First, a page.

ROBINSON: What areas would you like to see included in the terms of reference? Should this Royal Commission be narrow or should it be broad?
 
BURNEY: No it should be broad, that’s very important and thank you for asking that question. For us to get and for the Australian people and for people with disability it has to be broad. It has to show what the interface is with the education system. For example, many children with disability go to special schools, they go to regular schools. The health system obviously, mental health system, rehabilitation facilities and justice is another one. Those interfaces need to be a very important part of a broad ranging inquiry like this – like we’re suggesting. And as I said the other part of it is that there needs to be a historical context.  So that stories from long ago – adults now and when they were children and young teens can be told.  I met a woman the other day who was sexually abused in an institution. It took her 30 years ago to talk about that, and that’s important.
 
ROBINSON: Could this day of delayed justice – as we heard in the story before this interview – could this day have been brought forward, if the Labor Party had brought this issue up in Question Time earlier, in the last year or two?
 
BURNEY: Well, let’s be clear on what the history is here. There was a Senate enquiry in 2015. The first recommendation was a commitment to a Royal Commission. It took the Government 15 months to respond to that. In late May 2016 [sic], the Labor Party announced and made a financial commitment to a Royal Commission and have been running an ongoing petition towards that.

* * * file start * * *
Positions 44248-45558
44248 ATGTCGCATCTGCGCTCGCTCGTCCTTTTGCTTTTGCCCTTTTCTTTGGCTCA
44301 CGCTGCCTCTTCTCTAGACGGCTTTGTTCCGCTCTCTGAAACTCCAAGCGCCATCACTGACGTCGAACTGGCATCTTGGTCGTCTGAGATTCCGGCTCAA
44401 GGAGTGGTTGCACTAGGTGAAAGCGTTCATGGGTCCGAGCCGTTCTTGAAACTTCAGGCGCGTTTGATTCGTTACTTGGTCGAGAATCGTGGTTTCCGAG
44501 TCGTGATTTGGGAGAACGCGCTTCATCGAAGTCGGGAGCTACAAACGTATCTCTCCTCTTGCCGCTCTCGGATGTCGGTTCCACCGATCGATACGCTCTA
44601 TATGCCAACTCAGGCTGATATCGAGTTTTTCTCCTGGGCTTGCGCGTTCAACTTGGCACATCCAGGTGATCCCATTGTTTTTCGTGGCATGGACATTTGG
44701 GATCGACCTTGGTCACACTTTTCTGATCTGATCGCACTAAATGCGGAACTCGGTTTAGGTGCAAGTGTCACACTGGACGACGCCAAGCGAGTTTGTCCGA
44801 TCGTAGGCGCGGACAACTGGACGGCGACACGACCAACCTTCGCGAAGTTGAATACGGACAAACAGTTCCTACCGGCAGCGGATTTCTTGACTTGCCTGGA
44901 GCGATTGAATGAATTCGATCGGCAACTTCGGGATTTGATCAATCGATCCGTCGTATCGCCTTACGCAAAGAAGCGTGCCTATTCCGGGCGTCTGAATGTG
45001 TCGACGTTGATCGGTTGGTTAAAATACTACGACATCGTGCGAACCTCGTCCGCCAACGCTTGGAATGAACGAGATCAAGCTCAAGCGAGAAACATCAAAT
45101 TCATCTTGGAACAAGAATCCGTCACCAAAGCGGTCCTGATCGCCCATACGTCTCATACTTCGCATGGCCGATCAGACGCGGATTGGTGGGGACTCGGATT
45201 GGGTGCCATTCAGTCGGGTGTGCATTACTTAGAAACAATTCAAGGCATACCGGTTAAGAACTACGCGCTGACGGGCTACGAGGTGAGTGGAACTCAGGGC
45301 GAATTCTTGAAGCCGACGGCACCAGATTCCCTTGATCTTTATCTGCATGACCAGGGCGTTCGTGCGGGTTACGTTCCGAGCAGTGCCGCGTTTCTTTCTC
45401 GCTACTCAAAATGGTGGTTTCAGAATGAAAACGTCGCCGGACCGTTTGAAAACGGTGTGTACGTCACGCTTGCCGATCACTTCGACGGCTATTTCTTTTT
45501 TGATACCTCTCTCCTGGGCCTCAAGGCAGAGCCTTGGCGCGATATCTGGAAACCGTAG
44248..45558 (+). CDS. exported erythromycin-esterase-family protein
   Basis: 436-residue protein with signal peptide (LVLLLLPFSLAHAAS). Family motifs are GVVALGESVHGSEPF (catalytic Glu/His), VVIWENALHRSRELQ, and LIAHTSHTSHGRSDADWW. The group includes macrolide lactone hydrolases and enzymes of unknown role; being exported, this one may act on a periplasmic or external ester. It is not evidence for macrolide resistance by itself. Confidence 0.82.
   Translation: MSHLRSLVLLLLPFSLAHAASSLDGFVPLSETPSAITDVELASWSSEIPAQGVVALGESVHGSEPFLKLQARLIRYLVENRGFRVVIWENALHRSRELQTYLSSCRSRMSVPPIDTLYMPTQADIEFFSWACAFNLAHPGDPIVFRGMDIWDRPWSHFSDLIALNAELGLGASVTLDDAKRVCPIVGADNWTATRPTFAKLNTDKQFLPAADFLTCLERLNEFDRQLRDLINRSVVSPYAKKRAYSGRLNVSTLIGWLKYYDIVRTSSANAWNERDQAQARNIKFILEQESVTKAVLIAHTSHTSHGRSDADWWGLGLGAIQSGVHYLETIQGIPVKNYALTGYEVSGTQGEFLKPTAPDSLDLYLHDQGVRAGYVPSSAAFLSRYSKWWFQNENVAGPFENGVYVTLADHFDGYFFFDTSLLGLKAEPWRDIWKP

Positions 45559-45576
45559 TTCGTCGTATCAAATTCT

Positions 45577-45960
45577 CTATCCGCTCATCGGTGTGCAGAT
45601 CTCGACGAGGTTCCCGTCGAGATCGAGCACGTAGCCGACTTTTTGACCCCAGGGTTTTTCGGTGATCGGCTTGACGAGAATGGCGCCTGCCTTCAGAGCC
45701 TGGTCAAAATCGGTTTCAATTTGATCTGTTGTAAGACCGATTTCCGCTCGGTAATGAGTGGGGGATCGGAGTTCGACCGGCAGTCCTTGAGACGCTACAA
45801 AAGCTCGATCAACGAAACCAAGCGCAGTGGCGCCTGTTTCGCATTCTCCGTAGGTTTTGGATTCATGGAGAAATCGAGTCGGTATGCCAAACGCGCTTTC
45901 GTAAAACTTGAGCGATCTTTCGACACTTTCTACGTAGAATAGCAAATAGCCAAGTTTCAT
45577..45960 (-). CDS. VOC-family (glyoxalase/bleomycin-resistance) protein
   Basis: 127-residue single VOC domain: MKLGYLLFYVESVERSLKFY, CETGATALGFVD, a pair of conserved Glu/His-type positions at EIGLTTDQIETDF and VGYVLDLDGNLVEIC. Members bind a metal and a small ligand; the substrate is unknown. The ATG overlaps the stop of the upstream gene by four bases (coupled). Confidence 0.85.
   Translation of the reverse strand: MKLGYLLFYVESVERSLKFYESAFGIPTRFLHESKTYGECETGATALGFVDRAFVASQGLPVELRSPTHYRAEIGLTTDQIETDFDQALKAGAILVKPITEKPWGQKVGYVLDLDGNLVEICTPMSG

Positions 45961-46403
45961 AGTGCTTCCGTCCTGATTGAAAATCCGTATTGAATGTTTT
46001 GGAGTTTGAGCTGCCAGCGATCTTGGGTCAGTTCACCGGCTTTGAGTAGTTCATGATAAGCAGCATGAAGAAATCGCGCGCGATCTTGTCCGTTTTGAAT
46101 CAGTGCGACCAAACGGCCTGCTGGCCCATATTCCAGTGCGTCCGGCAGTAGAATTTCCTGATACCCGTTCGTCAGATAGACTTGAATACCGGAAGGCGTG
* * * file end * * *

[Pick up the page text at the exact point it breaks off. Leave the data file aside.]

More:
So it’s not like we haven’t announced it. It’s not like there wasn’t a budget commitment to have the first year of the Royal Commission. It has been on the books for - two years. And it was last Thursday the Government voted against – last Wednesday that the Government voted against it. And on Thursday when it did come to the house, the Prime Minister extended Question Time to avoid a vote - as much as he saying he didn’t. So this is not something new for Labor. We have been in this game for a long time, and we are very pleased now, very very pleased that it is going to be a bi-partisan approach.
 
ROBINSON: Finally, Linda Burney if I may - just ask you question on the other political story of the day - the cybersecurity breach. Do you know much more about that, and does the timing at all concern you, given it’s an election year?
 
BURNEY: I don’t know any more than what’s on the public record, and I think we’re all in that situation. Clearly, when it comes to security Labor is at one with the Government on this.  Cybersecurity is particularly concerning, and as you said, especially in an election year. Democracy is precious – and that’s what we’re protecting here. So we are working closely, and at one with the Government on making sure that no stone is left unturned, to find out who did this, what was hacked, and what the implications are. But as I say, we are at one with the Government when it comes to security, including cybersecurity.